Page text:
Greater Exposure to Stress Leads to Increased Depression Risk for Teen Girls
Adolescence is a highly emotional time for both genders, but previous evidence has shown that teen girls appear to struggle with depression and related symptoms more frequently than boys. A new study has revealed that stress, particularly related to interpersonal relationships, is a key factor in this gender difference. The findings have been published in the journal Clinical Psychological Science, and suggest that increased exposure to stressors among girls leads to rumination on feelings or over-complication of situations, which in turn is associated with a greater risk for depression.
Lead author Jessica Hamilton commented that, “These findings draw our focus to the important role of stress as a potential causal factor in the development of vulnerabilities to depression, particularly among girls, and could change the way that we target risk for adolescent depression.”
Investigating the Link Between Interpersonal Stressors and Depression
Previous research has indicated that teenagers often interpret emotional events negatively, and ruminate on their mood (focus on it), increasing their risk of depression. Hamilton suspected that stress relating to personal relationships (particularly situations the individual personally contributes to) could prey on this vulnerability and increase the odds of depression, for adolescent girls in particular. In order to test this hypothesis, the researchers looked at data from 382 adolescents who were participating in an ongoing long-term study. The teens provided self-reports which looked at their depressive symptoms and cognitive vulnerabilities at an initial assessment, and then were followed up on three separate occasions, each spaced seven months apart.
Interpersonal Stress Leads to Rumination, Rumination Leads to Depression
The researchers found that higher levels of exposure to interpersonal stress led to a more negative cognitive style and more rumination during subsequent assessments, and this difference persisted when the researchers accounted for initial levels of depressive symptoms and pre-existing vulnerabilities.
Overall, girls showed more depressive symptoms at follow-up than the boys, but the researchers point out that this isn’t due to differing reactions to stressors. Instead, the authors suggest that it is the greater exposure to interpersonal stressors among teen girls which makes them appear more prone to depression. Their exposure to these stressors was consistently higher, potentially explaining why boys’ symptoms improved over time while girls’ did not: they were driven to keep using negative cognitive styles and ruminate by continually higher exposure, thus leading to persistent depressive symptoms.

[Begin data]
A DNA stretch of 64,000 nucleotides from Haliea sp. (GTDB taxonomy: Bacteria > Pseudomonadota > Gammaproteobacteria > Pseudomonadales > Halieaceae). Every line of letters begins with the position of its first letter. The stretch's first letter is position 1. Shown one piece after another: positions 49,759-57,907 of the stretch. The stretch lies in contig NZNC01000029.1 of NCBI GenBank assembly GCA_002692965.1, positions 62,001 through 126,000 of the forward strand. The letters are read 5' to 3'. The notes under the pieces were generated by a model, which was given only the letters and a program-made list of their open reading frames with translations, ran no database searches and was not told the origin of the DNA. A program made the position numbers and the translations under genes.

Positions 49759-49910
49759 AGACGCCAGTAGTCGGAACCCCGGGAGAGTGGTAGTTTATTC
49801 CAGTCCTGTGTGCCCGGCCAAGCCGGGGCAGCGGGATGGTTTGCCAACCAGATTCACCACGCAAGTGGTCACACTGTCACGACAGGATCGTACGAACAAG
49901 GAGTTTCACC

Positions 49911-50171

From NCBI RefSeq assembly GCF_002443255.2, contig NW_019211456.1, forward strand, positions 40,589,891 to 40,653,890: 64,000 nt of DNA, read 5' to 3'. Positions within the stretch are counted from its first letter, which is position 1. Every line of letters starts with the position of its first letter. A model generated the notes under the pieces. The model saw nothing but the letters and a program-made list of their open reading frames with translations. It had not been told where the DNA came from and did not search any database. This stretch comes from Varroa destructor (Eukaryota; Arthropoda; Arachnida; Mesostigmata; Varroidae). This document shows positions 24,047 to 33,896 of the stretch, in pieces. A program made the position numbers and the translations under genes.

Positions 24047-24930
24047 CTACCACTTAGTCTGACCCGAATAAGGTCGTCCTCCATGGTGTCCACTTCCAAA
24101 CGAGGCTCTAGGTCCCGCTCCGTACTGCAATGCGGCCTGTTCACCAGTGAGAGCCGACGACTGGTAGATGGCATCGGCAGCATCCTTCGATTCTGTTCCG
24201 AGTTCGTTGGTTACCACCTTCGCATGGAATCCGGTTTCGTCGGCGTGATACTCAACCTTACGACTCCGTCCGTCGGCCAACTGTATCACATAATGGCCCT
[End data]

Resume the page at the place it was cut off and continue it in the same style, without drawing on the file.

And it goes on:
Hamilton explains, “Simply put, if boys and girls had been exposed to the same number of stressors, both would have been likely to develop rumination and negative cognitive styles.”
Interpersonal stress that didn’t depend on the teen (such as after an event like a death) didn’t lead to rumination in the same way, and neither did achievement-related stress, suggesting that interpersonal stress dependent on the teen may be the key factor.
Helping Girls Cope with Interpersonal Stress May Reduce Depression Rates
Hamilton suggests that finding ways to reduce exposure to such stressors or teaching more effective ways of responding to them could help all teens, but particularly girls. She also points to areas for future research, in particular, determining why it is that young girls are exposed to more interpersonal stressors. Finding out whether it’s something to do with adolescent female relationships, society’s expectations for young girls or some other factor could enable better targeting of prevention efforts for depression.
Although there is a lot still to learn, the finding adds a vital piece of information when it comes to explaining the difference in depression rates among adolescent boys and girls, and could help parents and counsellors better identify those at increased risk. It’s also an important reminder that although adolescent boys aren’t exposed to as many stressors, they probably have exactly the same susceptibility to depression as girls when in similar circumstances.